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Posts Tagged ‘Power plant carbon standards’

The EPA Clean Power Plan: Virginia State Corporation Commission Gets it Wrong. Virginia Is on Track to Meet Its Goals.

In recent comments to the EPA, the Virginia State Corporation Commission (SCC) took an extremely pessimistic and inaccurate view of the state’s ability to join a 21st century clean energy economy, claiming it could only do so at a high cost to electricity consumers. In fact, the Commonwealth is well on track to meet its goals under the Clean Power Plan (CPP), affordably and reliably. A majority of its electricity already comes from lower-carbon energy sources like nuclear, natural gas, and renewable energy. Read More

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Coal, Carbon, and Compliance: Why Pennsylvania’s EPA Regulations Bill Isn’t the End of the Ballgame

Pennsylvania’s legislature finished off its fall session with a bill on the EPA’s Clean Power Plan. At a time when climate leadership, not obstructionism, is called for, it’s no step forward. But it’s not the step backward that it might have been. Here’s why. Read More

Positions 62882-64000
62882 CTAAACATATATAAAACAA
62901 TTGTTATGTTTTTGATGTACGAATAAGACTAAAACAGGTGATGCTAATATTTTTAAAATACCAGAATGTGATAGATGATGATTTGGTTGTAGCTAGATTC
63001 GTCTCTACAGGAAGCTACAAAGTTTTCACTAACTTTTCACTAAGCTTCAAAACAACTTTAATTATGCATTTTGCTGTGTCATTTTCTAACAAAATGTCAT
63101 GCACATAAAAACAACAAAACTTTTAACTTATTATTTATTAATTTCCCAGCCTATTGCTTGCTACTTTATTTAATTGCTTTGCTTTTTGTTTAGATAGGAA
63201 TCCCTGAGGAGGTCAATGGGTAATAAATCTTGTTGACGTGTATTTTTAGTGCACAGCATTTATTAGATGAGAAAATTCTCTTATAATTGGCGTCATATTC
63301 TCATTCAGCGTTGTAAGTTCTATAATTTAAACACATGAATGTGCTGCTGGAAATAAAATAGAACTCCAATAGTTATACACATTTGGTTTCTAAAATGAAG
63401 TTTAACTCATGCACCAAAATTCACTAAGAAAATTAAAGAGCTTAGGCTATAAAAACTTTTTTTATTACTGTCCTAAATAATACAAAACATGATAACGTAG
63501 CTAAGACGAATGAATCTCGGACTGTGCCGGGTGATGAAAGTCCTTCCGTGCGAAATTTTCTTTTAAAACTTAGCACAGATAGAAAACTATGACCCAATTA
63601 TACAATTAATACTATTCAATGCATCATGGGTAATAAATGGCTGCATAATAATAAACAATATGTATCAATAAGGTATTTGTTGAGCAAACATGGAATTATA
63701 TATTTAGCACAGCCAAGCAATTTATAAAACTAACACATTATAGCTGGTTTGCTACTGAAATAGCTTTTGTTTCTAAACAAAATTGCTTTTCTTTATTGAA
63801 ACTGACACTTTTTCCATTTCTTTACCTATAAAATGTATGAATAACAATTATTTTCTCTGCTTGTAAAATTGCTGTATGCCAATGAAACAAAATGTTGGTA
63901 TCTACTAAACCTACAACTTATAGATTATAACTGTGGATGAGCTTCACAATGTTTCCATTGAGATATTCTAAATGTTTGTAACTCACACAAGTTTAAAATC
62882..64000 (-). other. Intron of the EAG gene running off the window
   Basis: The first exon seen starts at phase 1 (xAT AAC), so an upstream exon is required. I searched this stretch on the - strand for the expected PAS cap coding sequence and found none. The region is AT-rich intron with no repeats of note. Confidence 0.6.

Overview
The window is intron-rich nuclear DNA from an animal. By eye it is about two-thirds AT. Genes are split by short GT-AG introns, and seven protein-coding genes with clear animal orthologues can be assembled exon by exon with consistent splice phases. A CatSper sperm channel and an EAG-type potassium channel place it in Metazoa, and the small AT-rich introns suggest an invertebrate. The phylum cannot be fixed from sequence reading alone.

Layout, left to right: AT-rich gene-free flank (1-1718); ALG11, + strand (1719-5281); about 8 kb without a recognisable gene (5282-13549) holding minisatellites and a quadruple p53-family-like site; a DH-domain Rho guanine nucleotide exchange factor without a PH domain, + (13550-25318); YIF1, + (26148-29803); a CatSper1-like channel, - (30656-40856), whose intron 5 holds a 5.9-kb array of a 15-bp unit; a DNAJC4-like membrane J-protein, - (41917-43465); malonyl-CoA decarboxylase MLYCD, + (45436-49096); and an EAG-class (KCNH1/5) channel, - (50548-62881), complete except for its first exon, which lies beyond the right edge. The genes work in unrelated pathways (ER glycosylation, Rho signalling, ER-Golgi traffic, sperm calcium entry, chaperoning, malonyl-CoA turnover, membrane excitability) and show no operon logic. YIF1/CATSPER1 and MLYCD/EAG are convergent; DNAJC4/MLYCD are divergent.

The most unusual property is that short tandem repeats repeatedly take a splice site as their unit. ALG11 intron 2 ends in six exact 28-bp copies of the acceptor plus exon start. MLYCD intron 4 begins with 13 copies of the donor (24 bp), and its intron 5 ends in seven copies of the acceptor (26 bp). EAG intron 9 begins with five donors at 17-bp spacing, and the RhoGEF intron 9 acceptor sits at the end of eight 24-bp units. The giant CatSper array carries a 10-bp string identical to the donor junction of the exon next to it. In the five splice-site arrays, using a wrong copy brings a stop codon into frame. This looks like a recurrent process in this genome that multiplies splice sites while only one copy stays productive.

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EPA Clean Power Plan Underestimates Power of Renewable Energy to Reduce Carbon Emissions

UCS released a new analysis today showing that strengthening the contribution from renewable energy can significantly increase the emissions reductions from the EPA’s 2014 Clean Power Plan. We found that increasing non-hydro renewable energy sources from about 6 percent of U.S. electricity sales today to 23 percent by 2030—or nearly twice as much renewable energy as the EPA proposed—could raise the reductions in U.S. power plant carbon emissions from the EPA’s estimated 30 percent below 2005 levels by 2030 to 40 percent. We also found that increasing renewables to these levels is affordable, resulting in little impact on electricity prices and lowering natural gas prices for both utilities and consumers. Read More

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EPA Clean Power Plan: We Must Do Better, We Can Do Better

Today, UCS unveiled a proposal to strengthen a laudable but modest U.S. EPA rule to cut carbon dioxide emissions from our nation’s power plants by increasing renewable energy use.

We make this proposal because of the urgent need to dramatically lower the emissions of this heat trapping gas, and because power plants are 40 percent of the problem and offer the most cost-effective option we have to cut carbon. Implementing our approach to expand the role of renewable energy could increase total power sector carbon reductions under the rule to nearly 40 percent below 2005 levels by 2030, or 220 million metric tons more reduction than proposed by the EPA. Read More

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House Testimony: Renewable Electricity Standards are Delivering Significant Economic Benefits Across the United States